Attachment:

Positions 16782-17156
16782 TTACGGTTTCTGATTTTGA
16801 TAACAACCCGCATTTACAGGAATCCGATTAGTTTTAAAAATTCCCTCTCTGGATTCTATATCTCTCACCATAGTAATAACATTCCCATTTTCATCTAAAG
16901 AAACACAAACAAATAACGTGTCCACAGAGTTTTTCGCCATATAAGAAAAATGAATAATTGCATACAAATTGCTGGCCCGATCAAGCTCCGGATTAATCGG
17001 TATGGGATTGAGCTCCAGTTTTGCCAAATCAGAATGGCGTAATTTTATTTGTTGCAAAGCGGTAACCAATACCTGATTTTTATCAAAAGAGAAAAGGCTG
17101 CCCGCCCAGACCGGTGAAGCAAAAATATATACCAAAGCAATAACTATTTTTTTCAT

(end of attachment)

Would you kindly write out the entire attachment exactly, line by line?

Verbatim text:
Positions 16782-17156
16782 TTACGGTTTCTGATTTTGA
16801 TAACAACCCGCATTTACAGGAATCCGATTAGTTTTAAAAATTCCCTCTCTGGATTCTATATCTCTCACCATAGTAATAACATTCCCATTTTCATCTAAAG
16901 AAACACAAACAAATAACGTGTCCACAGAGTTTTTCGCCATATAAGAAAAATGAATAATTGCATACAAATTGCTGGCCCGATCAAGCTCCGGATTAATCGG
17001 TATGGGATTGAGCTCCAGTTTTGCCAAATCAGAATGGCGTAATTTTATTTGTTGCAAAGCGGTAACCAATACCTGATTTTTATCAAAAGAGAAAAGGCTG
17101 CCCGCCCAGACCGGTGAAGCAAAAATATATACCAAAGCAATAACTATTTTTTTCAT